See our page on Palmerston Road for a 1902 map detail including Atlas House and Wells Street.

'At the western end, the conservation area starts at the junction with Argyle Street. To the corner is the brooding presence of an important townscape building marking the start of the conservation area in Woodbridge Road – Atlas Works, built in 1874, a former corset-stay factory and warehouse before being converted to flats in 1984. The red diapered brickwork within yellow stock brick panels and the corbelled red brickwork above the ground floor windows give the building a monumental appearance despite its relatively low scale and rising topography. It has an eleven window range to Woodbridge Road and these are contained mostly within swept arches with the exception of those adjacent to the main front doors where semi-circular arches are introduced and one pair of openings is supported on columns. Bands of red brickwork run between the windows. A simple spiked railing separates the building from a light-well to the semi-basements. A series of six large dormers (with a further dormer to Argyle Street) in slates covered with bitumen disguise an asymmetrical factory roof behind.’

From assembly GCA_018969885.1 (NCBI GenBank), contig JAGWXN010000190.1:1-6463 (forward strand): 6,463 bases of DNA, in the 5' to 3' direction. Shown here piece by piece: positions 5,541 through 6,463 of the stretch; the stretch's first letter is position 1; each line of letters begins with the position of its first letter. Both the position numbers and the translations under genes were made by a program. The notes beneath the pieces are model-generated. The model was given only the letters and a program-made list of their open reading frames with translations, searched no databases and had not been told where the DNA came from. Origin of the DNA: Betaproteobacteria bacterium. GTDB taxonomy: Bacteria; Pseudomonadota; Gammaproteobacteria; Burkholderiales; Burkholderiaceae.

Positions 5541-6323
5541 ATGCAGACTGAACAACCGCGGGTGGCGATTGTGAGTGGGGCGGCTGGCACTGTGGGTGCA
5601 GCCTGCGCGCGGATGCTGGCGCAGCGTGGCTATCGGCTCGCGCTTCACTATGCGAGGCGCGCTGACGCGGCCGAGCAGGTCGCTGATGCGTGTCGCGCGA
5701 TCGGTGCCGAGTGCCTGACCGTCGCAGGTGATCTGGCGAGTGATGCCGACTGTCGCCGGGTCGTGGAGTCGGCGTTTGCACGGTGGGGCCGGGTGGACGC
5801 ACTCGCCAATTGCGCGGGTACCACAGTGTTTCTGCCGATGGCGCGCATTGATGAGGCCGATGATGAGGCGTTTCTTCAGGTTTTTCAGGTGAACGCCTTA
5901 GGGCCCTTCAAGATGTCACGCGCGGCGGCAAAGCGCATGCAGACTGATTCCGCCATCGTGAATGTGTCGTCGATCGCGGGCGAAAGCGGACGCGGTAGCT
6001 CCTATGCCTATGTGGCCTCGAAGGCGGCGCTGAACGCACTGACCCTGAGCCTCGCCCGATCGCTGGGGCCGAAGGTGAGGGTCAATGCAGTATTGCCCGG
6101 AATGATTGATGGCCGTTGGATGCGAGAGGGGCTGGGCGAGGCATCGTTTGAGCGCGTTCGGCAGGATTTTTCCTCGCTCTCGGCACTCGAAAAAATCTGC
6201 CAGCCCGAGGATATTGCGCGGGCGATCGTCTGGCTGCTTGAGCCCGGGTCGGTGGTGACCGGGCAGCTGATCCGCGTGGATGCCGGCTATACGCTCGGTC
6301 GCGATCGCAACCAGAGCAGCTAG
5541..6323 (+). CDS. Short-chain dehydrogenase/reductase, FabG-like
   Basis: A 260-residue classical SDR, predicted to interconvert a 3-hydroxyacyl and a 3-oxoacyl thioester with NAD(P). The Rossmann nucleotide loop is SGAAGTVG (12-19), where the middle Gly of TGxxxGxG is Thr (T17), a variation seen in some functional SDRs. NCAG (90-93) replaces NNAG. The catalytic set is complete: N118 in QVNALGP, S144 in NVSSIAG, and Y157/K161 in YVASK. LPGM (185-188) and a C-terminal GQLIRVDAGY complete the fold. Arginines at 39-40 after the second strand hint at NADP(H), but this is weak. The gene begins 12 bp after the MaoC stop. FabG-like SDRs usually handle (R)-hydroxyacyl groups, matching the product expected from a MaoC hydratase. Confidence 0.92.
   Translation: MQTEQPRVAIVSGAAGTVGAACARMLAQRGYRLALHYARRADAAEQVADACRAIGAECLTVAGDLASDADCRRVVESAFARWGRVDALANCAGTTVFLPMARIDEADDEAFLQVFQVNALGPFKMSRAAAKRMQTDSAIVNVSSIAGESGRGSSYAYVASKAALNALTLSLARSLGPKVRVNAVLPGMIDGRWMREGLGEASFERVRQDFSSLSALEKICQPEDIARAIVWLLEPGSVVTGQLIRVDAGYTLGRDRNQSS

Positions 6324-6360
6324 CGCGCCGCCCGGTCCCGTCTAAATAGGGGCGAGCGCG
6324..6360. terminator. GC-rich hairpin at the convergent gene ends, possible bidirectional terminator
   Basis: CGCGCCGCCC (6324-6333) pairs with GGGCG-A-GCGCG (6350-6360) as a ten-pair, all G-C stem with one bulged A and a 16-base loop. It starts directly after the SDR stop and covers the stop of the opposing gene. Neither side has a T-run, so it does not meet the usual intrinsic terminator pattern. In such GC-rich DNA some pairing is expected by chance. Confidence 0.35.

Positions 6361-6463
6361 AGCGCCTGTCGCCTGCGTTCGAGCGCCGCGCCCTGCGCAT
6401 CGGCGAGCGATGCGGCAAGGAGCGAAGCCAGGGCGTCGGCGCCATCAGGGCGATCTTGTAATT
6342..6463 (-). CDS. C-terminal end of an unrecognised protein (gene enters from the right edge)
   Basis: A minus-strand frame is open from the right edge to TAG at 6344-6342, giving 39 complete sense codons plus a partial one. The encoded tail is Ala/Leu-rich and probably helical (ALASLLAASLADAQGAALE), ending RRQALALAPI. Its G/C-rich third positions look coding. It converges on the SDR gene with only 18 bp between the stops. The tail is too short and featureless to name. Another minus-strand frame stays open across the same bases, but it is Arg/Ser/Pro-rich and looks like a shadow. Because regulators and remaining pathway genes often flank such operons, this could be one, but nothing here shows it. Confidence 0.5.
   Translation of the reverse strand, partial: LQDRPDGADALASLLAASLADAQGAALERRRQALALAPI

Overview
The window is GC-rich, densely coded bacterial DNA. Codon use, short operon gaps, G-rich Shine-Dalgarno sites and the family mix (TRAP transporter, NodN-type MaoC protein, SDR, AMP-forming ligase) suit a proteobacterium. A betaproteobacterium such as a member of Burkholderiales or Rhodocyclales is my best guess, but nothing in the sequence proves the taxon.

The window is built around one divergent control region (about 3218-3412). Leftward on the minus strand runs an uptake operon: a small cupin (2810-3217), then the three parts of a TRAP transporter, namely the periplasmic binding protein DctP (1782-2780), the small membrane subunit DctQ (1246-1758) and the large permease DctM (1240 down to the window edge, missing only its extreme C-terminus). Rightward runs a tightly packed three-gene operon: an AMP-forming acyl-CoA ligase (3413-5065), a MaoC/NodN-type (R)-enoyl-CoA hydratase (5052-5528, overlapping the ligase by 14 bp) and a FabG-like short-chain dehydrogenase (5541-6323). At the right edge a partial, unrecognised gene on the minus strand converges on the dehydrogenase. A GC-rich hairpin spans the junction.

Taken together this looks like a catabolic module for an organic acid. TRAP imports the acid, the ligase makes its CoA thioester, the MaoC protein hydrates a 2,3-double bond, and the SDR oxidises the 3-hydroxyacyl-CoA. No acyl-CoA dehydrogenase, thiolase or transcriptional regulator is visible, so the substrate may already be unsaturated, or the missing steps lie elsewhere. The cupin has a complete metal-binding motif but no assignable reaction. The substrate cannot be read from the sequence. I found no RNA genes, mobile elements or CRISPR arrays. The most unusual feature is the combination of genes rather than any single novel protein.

St Helen’s Conservation Area, Appraisal & Management Plan, 2005(?)
Perhaps it was built as a corset factory – stay-making being a big industry in Ipswich – then it became a shoe-making works?

Planning approval (with conditions) was granted by Ipswich Borough Council on 22.1.1980: 'Change of use of second floor from warehousing to manufacturing workrooms'.